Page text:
I am Rongzhong writing the post in a Dongguan factory. Two years after Nybble's launch, I'm now launching a new robot model, the Bittle dog, on Kickstarter! This time, I'm putting more effort into making a polished product and improving user experience. It's a much more complicated task and is 90% done! I will need your support to finalize the design, kick-off mass production, and build a team to deliver the orders.
You may discover all the exciting features of Bittle on my Kickstarter page. I'm adding more technical details here to discuss the design process. In the end, I'll unveil some background stories of the project. It might be common knowledge for people in the industry, but it's a brand-new adventure away from my original academic path. As a maker who both DIYed a product and bootstrapped a startup, I hope my story will help our community members push their project to the next level.
Petoi Bittle is a tiny but powerful robot that can play tricks like real animals. We fine-tuned every bit to fit agile maneuverability into a palm-sized robot pet. You can bring Bittle to life by assembling its puzzle-like frame and downloading our demo codes on GitHub. You can also teach it new skills to win prizes in our community challenges. Bittle makes a perfect tool for learning, teaching, researching, or a surprising gift to impress your family and friends. However, Bittle is not a toy for small kids. We recommend parental guidance to appreciate its rich content and avoid damage or injury.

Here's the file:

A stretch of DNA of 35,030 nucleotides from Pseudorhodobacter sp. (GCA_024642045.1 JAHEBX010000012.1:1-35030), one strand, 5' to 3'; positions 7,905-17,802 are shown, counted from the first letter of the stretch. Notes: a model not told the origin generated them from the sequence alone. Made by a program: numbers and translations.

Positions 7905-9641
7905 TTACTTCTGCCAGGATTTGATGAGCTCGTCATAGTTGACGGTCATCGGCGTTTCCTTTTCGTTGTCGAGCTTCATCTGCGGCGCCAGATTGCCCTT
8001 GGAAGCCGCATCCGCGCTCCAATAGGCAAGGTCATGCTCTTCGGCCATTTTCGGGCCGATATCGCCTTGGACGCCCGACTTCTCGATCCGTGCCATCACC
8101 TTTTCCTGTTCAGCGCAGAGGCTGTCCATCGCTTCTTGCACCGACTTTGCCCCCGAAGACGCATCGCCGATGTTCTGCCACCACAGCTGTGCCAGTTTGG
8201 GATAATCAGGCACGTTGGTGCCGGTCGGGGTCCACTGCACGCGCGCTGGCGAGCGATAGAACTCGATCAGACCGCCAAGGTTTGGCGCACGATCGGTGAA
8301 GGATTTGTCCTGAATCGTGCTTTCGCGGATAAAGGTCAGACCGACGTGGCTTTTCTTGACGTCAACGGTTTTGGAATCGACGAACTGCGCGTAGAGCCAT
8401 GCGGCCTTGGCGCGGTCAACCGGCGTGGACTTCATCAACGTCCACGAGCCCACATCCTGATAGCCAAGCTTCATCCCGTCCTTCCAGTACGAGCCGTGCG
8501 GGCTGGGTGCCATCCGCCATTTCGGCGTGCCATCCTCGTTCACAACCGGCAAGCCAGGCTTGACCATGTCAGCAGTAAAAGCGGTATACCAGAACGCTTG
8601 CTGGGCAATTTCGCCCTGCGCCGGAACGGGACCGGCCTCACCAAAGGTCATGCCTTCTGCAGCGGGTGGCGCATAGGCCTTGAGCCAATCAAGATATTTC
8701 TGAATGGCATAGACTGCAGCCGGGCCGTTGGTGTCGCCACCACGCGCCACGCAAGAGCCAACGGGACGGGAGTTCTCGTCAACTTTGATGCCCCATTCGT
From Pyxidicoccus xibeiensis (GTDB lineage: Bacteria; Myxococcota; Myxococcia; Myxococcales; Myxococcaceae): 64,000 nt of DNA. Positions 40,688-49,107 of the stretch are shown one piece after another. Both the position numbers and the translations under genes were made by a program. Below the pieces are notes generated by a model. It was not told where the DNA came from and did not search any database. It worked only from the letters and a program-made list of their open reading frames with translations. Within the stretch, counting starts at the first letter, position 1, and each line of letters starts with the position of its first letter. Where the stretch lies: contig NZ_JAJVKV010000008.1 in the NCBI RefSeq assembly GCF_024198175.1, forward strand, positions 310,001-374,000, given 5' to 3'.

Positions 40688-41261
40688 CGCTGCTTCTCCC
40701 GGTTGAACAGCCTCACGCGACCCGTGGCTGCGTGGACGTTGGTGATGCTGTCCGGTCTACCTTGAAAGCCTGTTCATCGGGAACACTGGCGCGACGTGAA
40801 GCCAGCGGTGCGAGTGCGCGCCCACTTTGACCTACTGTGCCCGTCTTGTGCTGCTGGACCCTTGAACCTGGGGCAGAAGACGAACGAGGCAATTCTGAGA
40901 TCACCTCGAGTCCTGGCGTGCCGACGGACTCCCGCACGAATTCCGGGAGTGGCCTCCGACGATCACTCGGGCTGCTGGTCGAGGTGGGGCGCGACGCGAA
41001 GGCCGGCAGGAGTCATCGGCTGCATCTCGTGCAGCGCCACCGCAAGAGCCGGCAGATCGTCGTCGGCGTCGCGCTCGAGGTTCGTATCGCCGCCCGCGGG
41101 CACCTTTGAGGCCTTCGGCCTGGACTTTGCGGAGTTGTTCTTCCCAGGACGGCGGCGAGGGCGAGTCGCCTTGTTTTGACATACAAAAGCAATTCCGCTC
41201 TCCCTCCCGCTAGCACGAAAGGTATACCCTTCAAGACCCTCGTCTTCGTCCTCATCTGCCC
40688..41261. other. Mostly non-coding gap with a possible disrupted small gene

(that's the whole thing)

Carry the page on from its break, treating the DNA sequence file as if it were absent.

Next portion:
Evolving with an open-source gene, Bittle is an open platform to fuse multiple makers' gadgets into one organic system. With our customized Arduino board coordinating all instinctive and sophisticated movements, you can clip various sensors to add perception. You could also inject artificial intelligence capabilities by mounting a Raspberry Pi or other AI chips via wired/wireless connections.
Bittle is the second product of OpenCat, sibling of Nybble, Backed by a worldwide user group, you can find many tutorials and project ideas on the Internet. By posting on our forum or social media (Instagram/Twitter @PetoiCamp), you can contribute to the community or make your wishes heard. We are always drawing the blueprint for futuristic robots!Featured Technology
Bittle is a palm-sized robot that moves with four legs rather than wheels. Legged motion gives it more freedom to navigate unstructured terrains and expresses the joy of life whenever it moves. Such dynamic maneuverability was only seen on a few luxury robots from the best labs or tycoon companies previously. We came up with a grassroots solution to simplify the system to make it affordable and mass-producible.